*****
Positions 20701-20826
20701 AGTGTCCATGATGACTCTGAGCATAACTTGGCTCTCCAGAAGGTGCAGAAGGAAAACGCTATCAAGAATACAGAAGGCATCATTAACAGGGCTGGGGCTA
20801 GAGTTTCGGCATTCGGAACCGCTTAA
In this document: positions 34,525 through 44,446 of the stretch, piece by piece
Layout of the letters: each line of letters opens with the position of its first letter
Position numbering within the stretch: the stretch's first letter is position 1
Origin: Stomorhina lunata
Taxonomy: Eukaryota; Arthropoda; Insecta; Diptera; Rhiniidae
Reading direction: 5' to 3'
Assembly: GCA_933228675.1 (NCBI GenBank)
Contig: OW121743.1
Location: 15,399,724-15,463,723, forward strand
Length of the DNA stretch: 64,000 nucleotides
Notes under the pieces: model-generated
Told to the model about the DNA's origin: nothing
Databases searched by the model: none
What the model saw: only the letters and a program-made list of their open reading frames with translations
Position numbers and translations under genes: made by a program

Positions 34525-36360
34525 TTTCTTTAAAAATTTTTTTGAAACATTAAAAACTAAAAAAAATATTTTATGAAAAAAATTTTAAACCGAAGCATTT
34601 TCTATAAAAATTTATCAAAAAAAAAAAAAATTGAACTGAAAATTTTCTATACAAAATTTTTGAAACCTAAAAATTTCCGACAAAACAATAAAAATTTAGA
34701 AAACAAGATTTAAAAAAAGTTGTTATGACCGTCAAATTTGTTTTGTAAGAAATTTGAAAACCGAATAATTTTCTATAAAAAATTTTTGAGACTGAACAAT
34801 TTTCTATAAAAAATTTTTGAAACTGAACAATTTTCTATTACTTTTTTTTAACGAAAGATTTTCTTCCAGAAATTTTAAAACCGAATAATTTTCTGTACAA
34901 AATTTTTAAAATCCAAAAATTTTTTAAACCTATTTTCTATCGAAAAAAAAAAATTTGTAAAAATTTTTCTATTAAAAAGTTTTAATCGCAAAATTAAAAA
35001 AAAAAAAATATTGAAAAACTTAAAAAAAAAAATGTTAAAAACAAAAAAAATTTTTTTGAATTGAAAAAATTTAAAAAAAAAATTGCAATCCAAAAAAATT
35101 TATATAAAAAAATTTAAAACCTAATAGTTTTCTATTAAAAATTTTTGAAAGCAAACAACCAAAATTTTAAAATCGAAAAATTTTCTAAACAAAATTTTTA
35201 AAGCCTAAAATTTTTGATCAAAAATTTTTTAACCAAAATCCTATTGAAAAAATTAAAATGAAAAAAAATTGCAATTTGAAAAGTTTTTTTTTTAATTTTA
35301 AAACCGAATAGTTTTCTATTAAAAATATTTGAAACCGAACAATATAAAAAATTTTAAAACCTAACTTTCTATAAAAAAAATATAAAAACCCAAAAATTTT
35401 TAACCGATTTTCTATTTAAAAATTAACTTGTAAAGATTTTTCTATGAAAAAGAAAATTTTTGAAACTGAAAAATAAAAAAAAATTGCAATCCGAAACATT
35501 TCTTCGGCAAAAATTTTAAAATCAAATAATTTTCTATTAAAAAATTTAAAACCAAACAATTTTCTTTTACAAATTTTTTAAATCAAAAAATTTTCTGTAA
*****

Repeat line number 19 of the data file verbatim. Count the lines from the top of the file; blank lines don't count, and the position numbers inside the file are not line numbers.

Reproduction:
Positions 34525-36360